Plan ahead for safe fall, Halloween
From the Ada City-County Emergency Management office
As summer and out-of-town travel wanes, the Ada City-County Emergency Management (ACCEM) suggests a renewed focus on emergency planning.
“Whether you’re headed to a festival, market of game, you try to be aware of the impact the event will have on the area. Have you done the same level of planning for an evacuation out of your neighborhood in the case of a disaster?”
How many ways are there in and out of your neighborhood?
Do any of the routes allow you to pick up family members/friends as needed?
Which route will get you to the interstate or a major highway the fastest?
“If you have children, introduce the concept of trip planning by laying out their trick-or-treat route with them,” the newsletter suggests. “While younger children always should be escorted by an adult during trick-or-treating, they still can help plan the walk.”
Talk to children about Halloween safety, crossing streets after dark as well as during daylight hours. Establish a return time and route home. This will help children become used to the idea of safely staying with a plan. After Halloween, practiced the family evacuation route with them.
Anytime you attend a large event with a group of people you run the risk of getting separated. When you first arrive, establish a location where everyone would meet if they get separated. This is especially important if there are children in the group.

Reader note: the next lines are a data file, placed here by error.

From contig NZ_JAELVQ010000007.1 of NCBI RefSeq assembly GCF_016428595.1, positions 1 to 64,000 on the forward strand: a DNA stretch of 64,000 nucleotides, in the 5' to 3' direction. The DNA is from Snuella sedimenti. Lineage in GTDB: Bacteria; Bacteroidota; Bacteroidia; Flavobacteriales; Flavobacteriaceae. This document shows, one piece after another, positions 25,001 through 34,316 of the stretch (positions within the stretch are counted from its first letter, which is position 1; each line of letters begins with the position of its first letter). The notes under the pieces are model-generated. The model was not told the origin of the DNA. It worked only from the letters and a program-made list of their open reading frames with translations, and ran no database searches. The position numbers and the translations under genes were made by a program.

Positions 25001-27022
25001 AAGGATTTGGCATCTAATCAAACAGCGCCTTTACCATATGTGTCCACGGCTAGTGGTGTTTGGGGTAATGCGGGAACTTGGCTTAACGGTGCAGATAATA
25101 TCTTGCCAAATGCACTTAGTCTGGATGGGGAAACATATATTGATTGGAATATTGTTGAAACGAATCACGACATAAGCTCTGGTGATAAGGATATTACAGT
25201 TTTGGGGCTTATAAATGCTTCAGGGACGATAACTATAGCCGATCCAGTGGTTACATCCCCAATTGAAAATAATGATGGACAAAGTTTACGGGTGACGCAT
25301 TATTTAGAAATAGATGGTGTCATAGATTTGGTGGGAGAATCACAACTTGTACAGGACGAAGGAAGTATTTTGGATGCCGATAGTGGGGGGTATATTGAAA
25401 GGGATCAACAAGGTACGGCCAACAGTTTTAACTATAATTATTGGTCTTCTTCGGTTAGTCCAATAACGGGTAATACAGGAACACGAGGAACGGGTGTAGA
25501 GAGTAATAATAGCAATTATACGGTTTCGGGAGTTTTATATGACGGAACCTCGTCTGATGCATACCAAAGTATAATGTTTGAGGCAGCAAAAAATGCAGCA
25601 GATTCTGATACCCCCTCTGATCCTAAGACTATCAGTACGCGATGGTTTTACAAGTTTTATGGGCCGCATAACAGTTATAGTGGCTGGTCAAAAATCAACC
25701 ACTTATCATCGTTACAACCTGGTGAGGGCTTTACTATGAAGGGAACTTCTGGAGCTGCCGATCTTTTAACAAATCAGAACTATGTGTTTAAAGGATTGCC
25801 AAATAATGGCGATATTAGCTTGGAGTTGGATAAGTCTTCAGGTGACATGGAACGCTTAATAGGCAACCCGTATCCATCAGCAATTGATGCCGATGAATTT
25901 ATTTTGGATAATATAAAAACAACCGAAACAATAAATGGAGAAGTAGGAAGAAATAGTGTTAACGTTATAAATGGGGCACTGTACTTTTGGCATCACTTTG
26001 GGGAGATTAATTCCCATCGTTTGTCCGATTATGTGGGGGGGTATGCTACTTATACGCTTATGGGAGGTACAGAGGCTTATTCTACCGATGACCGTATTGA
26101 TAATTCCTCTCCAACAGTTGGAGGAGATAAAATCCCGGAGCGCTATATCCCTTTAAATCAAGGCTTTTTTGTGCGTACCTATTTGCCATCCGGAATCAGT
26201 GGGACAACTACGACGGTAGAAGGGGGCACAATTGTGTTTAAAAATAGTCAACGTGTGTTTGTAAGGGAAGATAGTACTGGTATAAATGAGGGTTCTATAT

Events are a great place to practice this concept. Once you have practiced it at a large, fun location, practice your two-home emergency meeting locations with your household members. The first location should be right outside of your home in case of a fire. The second should be outside your neighborhood in case of a large disaster. Traveling to the second location can be joined with the evacuation route practice as a group.
Dressed for success
Weather conditions can change rapidly this time of year. As you prepare for outings, you will often dress in layers of clothes just in case the weather takes a turn while you are out. But have you given the same amount of thought to the spare set of clothes in your 72-hour kit? Take a good look at your spare set of clothes and make sure they are durable and suitable for varied types of weather.
If you have trick-or-treaters in your household, evaluate their costumes for safety and comfort. Costumes should be loose enough that warm clothing can be worn underneath. Find creative ways to incorporate light sticks or flashlights into the costume.
Reflective tape applied to trick-or-treat bags or buckets also will add to the children’s safety.
Finally, sew or tape emergency phone numbers on the inside of the costume as a backup to the route planning in case you get separated. Most important, have a safe, fun fall.